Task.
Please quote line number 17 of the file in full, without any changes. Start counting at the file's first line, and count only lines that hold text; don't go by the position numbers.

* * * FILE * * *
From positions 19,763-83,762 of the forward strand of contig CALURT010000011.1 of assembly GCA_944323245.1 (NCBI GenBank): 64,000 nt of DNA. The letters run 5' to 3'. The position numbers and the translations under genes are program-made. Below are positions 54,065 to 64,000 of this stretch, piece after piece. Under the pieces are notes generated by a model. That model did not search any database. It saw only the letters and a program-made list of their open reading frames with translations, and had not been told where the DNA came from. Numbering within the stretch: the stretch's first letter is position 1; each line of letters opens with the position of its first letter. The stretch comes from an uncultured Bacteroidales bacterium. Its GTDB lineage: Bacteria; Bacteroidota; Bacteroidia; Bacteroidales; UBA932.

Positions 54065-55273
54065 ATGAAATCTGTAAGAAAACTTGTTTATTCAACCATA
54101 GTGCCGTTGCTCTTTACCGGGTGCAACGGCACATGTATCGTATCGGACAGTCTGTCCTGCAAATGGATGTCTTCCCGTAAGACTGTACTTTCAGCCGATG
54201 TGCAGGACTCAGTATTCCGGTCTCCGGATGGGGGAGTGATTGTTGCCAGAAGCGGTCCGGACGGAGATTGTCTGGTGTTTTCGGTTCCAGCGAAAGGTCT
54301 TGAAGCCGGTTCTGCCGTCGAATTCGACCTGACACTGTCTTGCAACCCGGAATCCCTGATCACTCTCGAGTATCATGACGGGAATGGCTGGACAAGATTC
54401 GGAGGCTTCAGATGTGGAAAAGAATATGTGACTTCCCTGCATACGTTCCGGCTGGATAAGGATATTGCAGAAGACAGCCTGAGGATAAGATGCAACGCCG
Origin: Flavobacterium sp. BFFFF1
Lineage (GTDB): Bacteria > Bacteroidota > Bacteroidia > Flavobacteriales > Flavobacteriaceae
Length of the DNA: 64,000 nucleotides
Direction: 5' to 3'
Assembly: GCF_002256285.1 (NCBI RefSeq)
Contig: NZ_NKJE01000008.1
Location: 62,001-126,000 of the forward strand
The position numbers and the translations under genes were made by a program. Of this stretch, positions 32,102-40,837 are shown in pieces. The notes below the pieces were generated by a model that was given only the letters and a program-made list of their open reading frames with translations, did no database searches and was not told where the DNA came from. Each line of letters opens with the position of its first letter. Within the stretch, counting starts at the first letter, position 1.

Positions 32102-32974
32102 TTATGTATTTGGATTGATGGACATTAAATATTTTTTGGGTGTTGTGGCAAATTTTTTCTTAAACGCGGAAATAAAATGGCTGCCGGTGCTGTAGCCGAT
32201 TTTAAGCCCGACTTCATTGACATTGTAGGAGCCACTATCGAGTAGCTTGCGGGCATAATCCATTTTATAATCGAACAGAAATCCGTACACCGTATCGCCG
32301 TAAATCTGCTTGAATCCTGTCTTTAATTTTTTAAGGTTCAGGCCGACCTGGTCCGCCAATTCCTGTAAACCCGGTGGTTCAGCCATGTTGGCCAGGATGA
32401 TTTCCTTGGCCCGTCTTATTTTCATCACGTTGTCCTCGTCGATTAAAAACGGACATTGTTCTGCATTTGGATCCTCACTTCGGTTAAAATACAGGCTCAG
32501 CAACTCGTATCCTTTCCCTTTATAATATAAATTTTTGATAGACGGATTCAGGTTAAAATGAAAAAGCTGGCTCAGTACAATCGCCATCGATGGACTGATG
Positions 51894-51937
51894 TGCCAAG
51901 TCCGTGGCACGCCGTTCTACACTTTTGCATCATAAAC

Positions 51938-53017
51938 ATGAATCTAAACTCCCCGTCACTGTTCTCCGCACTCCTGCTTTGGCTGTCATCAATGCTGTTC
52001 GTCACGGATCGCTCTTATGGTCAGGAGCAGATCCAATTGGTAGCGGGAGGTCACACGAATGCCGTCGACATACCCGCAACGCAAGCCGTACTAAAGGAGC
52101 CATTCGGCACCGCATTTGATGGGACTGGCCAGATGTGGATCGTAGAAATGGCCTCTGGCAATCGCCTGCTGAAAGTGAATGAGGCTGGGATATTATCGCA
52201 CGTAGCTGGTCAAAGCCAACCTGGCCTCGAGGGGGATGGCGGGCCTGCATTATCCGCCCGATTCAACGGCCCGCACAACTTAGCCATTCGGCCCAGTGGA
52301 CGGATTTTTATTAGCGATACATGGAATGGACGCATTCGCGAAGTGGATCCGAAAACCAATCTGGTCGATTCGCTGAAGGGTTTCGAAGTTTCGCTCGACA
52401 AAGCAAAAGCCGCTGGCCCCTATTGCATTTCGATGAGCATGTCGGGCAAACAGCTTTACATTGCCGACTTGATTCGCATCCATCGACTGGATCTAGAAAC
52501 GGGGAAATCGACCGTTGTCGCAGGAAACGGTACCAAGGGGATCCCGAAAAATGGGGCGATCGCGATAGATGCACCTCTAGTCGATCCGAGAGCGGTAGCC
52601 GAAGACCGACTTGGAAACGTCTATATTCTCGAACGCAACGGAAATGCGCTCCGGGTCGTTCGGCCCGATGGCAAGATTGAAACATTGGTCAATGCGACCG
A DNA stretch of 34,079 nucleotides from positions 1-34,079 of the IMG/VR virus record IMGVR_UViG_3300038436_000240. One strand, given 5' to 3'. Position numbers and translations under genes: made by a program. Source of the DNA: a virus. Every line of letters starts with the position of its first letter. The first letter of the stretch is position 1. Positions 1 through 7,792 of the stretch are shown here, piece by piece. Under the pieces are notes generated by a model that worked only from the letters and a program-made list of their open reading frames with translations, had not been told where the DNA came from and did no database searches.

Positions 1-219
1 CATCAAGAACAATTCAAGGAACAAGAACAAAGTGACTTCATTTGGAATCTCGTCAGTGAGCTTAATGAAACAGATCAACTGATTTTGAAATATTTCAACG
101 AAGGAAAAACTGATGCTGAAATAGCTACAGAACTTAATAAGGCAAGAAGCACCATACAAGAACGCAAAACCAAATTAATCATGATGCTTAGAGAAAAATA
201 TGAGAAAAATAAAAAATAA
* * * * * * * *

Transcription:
32102 TTATGTATTTGGATTGATGGACATTAAATATTTTTTGGGTGTTGTGGCAAATTTTTTCTTAAACGCGGAAATAAAATGGCTGCCGGTGCTGTAGCCGAT